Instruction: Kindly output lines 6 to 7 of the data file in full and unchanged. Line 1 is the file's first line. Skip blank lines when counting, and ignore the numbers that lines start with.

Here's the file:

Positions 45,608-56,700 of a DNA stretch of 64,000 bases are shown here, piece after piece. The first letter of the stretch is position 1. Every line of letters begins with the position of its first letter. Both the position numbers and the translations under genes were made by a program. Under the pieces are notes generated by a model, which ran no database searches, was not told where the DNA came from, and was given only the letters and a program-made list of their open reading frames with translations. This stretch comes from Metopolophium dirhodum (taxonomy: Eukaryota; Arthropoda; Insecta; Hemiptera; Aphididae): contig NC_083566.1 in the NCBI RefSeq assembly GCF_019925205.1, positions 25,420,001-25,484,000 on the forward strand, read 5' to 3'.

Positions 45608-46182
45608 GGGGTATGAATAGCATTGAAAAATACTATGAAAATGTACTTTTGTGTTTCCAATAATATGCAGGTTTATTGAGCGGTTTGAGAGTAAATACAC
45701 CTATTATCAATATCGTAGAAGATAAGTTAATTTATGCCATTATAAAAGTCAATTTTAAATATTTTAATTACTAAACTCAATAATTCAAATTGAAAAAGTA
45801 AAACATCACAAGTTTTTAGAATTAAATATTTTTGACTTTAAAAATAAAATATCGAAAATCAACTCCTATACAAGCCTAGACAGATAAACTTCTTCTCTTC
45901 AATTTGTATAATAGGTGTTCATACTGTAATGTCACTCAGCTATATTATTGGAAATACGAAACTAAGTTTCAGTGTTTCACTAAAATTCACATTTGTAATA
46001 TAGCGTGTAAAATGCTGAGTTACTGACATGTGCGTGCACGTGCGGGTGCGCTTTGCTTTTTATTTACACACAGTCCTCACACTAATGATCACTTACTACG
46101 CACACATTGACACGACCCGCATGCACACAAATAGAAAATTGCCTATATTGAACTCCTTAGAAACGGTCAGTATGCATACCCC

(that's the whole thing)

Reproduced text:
45901 AATTTGTATAATAGGTGTTCATACTGTAATGTCACTCAGCTATATTATTGGAAATACGAAACTAAGTTTCAGTGTTTCACTAAAATTCACATTTGTAATA
46001 TAGCGTGTAAAATGCTGAGTTACTGACATGTGCGTGCACGTGCGGGTGCGCTTTGCTTTTTATTTACACACAGTCCTCACACTAATGATCACTTACTACG